[whatwg] Web Forms 2.0: Repeating blocks and move-up/move-down
ian at hixie.ch
Thu Nov 3 16:48:03 PST 2005
On Thu, 27 Oct 2005, Ian Bicking wrote:
> on the Web Forms spec as closely as I can. But during that I've become
> confused about the purpose of move-up and move-down, as well as other
> things to define order (like having an add button inside a repetition
> Because these don't effect the index in any way (that I can see) and so
> don't effect the names of any fields inside the repetition block, how is
> the server supposed to make any use of the order?
The submission order reflects the order in which the user put the blocks.
> I suppose the order of the fields as submitted would indicate that, but
> few web programming frameworks give easy access to that ordering,
> especially for POST variables.
I guess this gives a good reason for those frameworks to change! :-) It's
pretty simple to reflect this order.
Generally the order only has to be reflected in the context of a single
field; for example, make all your repetition blocks contain:
<input type="hidden" name="order" value="[row]">
...and then use the order of the values of the "order" field to read the
data back out, with each "row"'s data having the [row] in the field name,
<input type="text" name="address[row]" value="">
So if you get back "2", "1", "4" as the values for "order", you know you
have to read "address2", "address1", "address4" in that order.
> Even though it seems more complicated to implement, changing the
> repetition index would make the reordering functionality much more
It would be REALLY difficult to do this.
> Considering it from an implementation perspective, I'd guess that when
> creating a repetition block I'd track which attributes needed rewriting.
> Then when changing the index (as would happen when reordering) I'd
> re-rewrite those attributes. E.g., I'd add a templateAttributes
> property to any DOM node where I rewrote attributes when creating a
> block, which would be a list of the original (unmodified) attributes.
This is a lot of data to keep track of, and makes the whole templating
system much more stateful than it already is (at the moment you can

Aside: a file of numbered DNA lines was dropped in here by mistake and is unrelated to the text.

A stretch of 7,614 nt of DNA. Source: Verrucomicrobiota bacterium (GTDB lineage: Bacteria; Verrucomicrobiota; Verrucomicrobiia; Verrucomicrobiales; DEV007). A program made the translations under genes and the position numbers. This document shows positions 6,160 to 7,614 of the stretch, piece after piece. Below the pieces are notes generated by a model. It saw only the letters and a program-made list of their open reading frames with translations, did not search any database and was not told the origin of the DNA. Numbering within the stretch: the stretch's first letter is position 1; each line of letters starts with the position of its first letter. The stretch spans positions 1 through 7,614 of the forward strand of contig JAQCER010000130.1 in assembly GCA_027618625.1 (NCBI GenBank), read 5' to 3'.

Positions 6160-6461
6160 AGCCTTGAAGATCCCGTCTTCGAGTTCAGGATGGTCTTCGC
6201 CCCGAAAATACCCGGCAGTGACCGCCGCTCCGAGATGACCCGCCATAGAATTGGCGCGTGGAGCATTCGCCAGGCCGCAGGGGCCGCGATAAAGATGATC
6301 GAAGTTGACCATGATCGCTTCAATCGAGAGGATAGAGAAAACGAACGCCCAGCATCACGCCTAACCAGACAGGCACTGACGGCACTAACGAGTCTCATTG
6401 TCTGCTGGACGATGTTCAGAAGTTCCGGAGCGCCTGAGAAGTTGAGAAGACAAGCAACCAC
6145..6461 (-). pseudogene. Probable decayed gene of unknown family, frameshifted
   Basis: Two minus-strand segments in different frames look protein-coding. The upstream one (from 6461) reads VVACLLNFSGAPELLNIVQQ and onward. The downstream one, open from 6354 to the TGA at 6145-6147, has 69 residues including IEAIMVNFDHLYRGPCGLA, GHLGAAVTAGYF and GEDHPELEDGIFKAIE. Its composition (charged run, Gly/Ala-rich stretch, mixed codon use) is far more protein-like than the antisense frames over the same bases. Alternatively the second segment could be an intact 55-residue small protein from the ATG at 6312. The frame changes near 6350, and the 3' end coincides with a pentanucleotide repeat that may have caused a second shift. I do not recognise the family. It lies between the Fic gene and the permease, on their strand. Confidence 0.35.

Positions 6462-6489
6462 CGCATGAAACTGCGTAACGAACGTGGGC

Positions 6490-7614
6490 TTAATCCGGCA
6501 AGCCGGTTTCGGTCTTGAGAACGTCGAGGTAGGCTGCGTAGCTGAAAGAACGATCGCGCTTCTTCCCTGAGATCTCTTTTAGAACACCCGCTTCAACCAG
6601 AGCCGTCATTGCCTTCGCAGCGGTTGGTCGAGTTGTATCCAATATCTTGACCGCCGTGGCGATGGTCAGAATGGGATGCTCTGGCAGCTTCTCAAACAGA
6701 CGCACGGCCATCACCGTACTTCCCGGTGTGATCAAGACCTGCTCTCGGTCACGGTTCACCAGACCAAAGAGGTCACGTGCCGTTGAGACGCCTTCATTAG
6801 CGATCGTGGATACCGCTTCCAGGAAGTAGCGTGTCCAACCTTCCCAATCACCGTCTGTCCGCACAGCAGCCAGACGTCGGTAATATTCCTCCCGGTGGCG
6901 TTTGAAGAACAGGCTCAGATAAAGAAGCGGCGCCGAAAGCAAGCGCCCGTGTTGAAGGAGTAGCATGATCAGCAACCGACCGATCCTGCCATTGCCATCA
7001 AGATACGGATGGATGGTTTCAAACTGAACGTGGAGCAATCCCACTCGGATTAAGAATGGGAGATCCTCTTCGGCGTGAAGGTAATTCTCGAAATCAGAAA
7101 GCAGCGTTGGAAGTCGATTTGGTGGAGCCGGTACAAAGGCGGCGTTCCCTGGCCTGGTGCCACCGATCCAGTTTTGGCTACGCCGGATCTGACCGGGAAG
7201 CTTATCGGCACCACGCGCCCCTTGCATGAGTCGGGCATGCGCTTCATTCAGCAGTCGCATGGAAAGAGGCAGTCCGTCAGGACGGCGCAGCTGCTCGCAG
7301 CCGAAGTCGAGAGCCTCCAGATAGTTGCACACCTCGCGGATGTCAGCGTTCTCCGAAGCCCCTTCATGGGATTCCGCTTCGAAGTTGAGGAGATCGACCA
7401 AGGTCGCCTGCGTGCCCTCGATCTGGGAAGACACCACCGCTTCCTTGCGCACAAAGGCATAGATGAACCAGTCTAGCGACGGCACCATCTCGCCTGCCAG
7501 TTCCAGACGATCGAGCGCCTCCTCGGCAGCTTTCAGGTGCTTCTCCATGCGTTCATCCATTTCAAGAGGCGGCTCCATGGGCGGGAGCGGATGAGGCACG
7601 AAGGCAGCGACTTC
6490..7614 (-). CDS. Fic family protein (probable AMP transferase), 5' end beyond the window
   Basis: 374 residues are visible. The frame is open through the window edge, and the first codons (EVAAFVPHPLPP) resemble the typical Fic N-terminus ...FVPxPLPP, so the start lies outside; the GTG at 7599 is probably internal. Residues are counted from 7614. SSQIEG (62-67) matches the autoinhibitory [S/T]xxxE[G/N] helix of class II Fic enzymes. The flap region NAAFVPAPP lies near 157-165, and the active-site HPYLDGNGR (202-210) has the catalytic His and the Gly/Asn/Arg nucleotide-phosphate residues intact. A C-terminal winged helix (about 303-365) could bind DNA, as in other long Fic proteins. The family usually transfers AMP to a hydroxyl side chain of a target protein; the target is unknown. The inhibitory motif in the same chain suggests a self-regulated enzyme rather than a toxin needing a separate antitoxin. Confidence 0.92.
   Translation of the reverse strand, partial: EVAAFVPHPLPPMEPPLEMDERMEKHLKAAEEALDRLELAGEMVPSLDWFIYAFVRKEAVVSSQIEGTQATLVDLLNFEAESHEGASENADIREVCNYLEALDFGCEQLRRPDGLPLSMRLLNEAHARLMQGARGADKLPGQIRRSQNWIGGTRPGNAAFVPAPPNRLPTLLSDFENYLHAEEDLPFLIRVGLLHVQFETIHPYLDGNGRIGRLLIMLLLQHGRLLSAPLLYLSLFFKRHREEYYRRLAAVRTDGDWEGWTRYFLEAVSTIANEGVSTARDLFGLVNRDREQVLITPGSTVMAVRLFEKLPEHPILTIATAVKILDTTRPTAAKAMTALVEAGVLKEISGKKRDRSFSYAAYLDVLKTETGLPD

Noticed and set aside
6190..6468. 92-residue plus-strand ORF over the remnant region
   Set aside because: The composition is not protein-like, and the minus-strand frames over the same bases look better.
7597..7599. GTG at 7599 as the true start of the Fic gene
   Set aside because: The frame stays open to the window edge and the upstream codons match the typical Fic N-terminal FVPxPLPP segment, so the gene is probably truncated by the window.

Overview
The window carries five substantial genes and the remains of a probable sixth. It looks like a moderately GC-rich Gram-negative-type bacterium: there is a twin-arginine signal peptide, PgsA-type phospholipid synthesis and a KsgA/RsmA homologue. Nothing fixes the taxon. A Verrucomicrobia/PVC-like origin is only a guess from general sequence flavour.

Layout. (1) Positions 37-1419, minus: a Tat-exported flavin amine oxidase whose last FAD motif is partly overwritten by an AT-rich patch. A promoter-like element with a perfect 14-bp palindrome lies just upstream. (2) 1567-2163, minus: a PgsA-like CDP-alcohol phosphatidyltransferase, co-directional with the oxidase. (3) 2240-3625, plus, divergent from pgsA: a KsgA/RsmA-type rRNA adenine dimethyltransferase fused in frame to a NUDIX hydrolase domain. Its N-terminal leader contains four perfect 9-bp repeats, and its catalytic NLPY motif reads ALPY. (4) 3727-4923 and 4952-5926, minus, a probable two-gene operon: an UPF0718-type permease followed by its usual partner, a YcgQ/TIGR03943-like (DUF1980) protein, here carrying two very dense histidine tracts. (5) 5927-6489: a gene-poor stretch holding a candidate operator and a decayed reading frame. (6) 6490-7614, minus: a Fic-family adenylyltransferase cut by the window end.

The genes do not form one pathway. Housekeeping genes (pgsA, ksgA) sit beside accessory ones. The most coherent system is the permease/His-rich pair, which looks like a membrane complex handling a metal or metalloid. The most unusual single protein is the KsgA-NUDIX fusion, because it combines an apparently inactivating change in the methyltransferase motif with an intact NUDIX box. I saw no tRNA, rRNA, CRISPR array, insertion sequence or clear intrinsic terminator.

serialise the DOM to XML and get it back and you've not lost any state).
> Tangentially, I wasn't clear how the template index was supposed to be
> stored. Is it a property of the template node? Is it an attribute?
It's an intrinsic property of the template; the repetitionIndex DOM
attribute returns it. It isn't stored in the content attributes. The index
isn't actually that important, you can reload the entire DOM and the next
time you need an index a new one will be determined that doesn't clash
with the existing reptition blocks.
> Also, there's no example of using <input> tags for add/remove buttons.
> These are (sensibly) discouraged; but if they are used, are they
> expected to be used like <input type="add" value="Add a Block"> ?
> I.e., as another input type?
> There's also no specific description of .addRepetitionBlockByIndex(), or
> what its intended use is.
It is defined in 3.6.1. It is used in sction 6.2.
> Lastly, it's occurred to me that a form like:
> <div repeat="template" id="foo">
> <input type="hidden" name="foo-order" value="[foo]">
> would be easier to handle, as you could reorder the (unordered) input
> based on the foo-order values, as most frameworks do preserve the order
> of values when multiple variables with the same name are submitted, even
> if they don't preserve any order between differently named variables. If
> this is the intention, then some suggestion along those lines in the
> spec would be useful.
Added a hint section on this (3.1.3).
Ian Hickson U+1047E )\._.,--....,'``. fL
http://ln.hixie.ch/ U+263A /, _.. \ _\ ;`._ ,.
Things that are impossible just take longer. `._.-(,_..'--(,_..'`-.;.'
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